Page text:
In 2005 the first version of SCOPIC was released to PIC members, accompanied by an extensive training program though workshops in each participating country. SCOPIC graphical user interface design and operational functionality was based around five steps for generating a forecast: (1) Organise Project; (2) Explore Data; (3) Analyses Relationships; (4) Assess Skill; and (5) Generate Report. Each step was presented in separate tab-sheets with multiple analyses and functionalities it in each. Dynamic report using logic-based XSLT technology allows written reports to be automatically generated (in rich-text format) in the language of each country. Version 2 (Figure 3b) was released in 2006 adding a range of drought analyses employing both ‘decile-method’ and standardized precipitation index (SPI) methodologies. Interactive ‘eLearning’ tutorials have also now been developed as well as extensive online help and support. SCOPIC is currently being used operationally in ten Pacific Island countries and is continually being refined and revised. The software was rewritten in 2012 to modernise its software architecture while providing essentially the same functionality.

In 2005, another program for seasonal climate forecasting called NSFM (‘Non-parametric Seasonal Forecasting Model’ - Chiew and Siriwardena, 1995) was also being developed in Australia as part of the catchment modeling toolkit (http://www.toolkit.net.au) (Figure 4b). This software employs discriminant analysis methodology to produce exceedence probabilities for streamflow. NSFM allows the use of two predictor variables including an ENSO-related variable (SOI or SST), and antecedent streamflow (persistence). However, this capability could potentially artificially enhance skill since predictor components in discriminant analysis are assumed to be orthogonal, and there is often correlation between ENSO and streamflow (in Australia). Nevertheless, using persistence in streamflow forecasts is usually highly beneficial, which has also been captured in all versions of FlowCast and Rainman Streamflow. NSFM is a robust and userful program although its interface is technical and inflexible, lacking the in-depth analyses and refinement of Rainman, SCOPIC and FlowCast .

Another software application deserving mention is the US-developed Climate Predictability Tool (CPT) (http://iri.columbia.edu/outreach/software), which although it hasn’t played a role in influencing FlowCast's design, is currently being used operationally in many countries around the world including South America and South-East Asia (Figure 4b). CPT also has a long development history from 2001 to the present day going through nine revisions. It is designed to use downscaled GCM projections or statistical analysis of SST fields to generate forecasts. It offers a range of analysis methods include principal components regression, canonical correlation analysis, and multiple linear regression. Extensive verification tests are provided including most of those recommended by the World Meteorological organization. It produces a range of quality textural, chart and spatial outputs, but its usability is hindered by a technical and bland menu-driven user interface.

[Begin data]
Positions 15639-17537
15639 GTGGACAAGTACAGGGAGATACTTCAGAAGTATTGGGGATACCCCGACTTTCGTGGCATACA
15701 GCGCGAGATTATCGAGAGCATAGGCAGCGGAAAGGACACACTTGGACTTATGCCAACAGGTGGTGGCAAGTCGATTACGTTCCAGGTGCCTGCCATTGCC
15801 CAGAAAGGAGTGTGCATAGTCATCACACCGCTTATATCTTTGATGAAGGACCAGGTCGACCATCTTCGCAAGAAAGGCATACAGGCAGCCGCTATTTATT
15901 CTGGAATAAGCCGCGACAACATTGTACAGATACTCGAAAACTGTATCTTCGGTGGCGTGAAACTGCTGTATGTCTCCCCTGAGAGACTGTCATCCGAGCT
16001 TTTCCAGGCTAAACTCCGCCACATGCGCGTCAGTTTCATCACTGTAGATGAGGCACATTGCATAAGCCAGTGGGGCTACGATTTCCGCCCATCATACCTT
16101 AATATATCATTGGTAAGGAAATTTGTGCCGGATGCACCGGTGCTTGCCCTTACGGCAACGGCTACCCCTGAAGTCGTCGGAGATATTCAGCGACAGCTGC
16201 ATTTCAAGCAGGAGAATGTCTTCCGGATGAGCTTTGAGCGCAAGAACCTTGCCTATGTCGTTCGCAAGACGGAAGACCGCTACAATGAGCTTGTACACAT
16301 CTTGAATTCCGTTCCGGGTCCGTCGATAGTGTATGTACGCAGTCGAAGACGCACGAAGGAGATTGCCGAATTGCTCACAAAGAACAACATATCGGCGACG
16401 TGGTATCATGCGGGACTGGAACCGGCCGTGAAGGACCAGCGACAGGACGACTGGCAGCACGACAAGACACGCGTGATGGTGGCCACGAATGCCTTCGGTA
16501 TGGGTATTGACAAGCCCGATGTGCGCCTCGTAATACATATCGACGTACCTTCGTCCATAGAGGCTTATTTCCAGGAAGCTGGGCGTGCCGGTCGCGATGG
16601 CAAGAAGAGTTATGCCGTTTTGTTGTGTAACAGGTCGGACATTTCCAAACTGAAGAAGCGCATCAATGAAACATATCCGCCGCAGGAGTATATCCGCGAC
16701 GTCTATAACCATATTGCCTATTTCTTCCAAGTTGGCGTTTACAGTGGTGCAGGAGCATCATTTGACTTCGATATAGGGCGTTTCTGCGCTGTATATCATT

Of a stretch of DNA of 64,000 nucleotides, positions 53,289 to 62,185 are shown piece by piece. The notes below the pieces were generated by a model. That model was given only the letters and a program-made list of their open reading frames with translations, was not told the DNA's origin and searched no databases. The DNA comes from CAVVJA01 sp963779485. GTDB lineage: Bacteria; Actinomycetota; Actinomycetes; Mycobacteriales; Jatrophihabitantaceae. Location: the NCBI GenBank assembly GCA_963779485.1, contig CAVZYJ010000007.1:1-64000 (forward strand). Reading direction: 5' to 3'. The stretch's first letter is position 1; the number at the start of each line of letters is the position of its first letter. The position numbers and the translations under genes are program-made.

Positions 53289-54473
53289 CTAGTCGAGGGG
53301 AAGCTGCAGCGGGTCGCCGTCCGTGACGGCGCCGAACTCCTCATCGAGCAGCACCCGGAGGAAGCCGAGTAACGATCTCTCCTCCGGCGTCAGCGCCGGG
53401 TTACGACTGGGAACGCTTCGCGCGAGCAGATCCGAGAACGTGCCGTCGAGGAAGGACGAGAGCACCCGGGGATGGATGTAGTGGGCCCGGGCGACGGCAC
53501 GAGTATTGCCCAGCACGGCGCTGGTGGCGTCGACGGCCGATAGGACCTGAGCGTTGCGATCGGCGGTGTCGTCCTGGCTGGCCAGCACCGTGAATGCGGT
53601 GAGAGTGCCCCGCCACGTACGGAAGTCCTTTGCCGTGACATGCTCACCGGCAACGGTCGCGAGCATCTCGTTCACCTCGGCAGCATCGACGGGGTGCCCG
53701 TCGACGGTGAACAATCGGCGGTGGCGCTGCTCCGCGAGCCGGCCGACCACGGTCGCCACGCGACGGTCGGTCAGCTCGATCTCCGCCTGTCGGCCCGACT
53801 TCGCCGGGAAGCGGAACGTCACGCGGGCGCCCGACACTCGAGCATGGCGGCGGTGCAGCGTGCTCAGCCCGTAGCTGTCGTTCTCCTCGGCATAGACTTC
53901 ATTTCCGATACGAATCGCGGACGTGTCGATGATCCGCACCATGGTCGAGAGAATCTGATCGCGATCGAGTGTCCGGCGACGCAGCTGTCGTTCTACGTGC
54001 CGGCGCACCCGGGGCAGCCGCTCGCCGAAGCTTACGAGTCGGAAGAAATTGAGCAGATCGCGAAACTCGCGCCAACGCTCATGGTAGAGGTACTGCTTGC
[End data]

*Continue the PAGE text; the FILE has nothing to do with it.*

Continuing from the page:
Figure 4: Other softwareFigure 4: Other software

Version 4 of FlowCast was completed and released to the Indonesian Meteorological Service (BMG) in April 2008, and is currently being used in research and systems modeling roles within the Queensland Climate Change Centre of Excellence. Version 4 has nearly all of the technical capacity of the previously described software, except for the CPT program. Notable omissions include the drought analysis and dynamic report generation functionalities of SCOPIC, and the preinstalled climate database of Rainman. Also most of the advanced stratification tools that were incorporated in earlier versions of FlowCast have since been omitted since it is easier to capture this detail though simple XML-based definition files. Non-parametric hypothesis testing has also been removed in favor of hindcast-based skill assessments.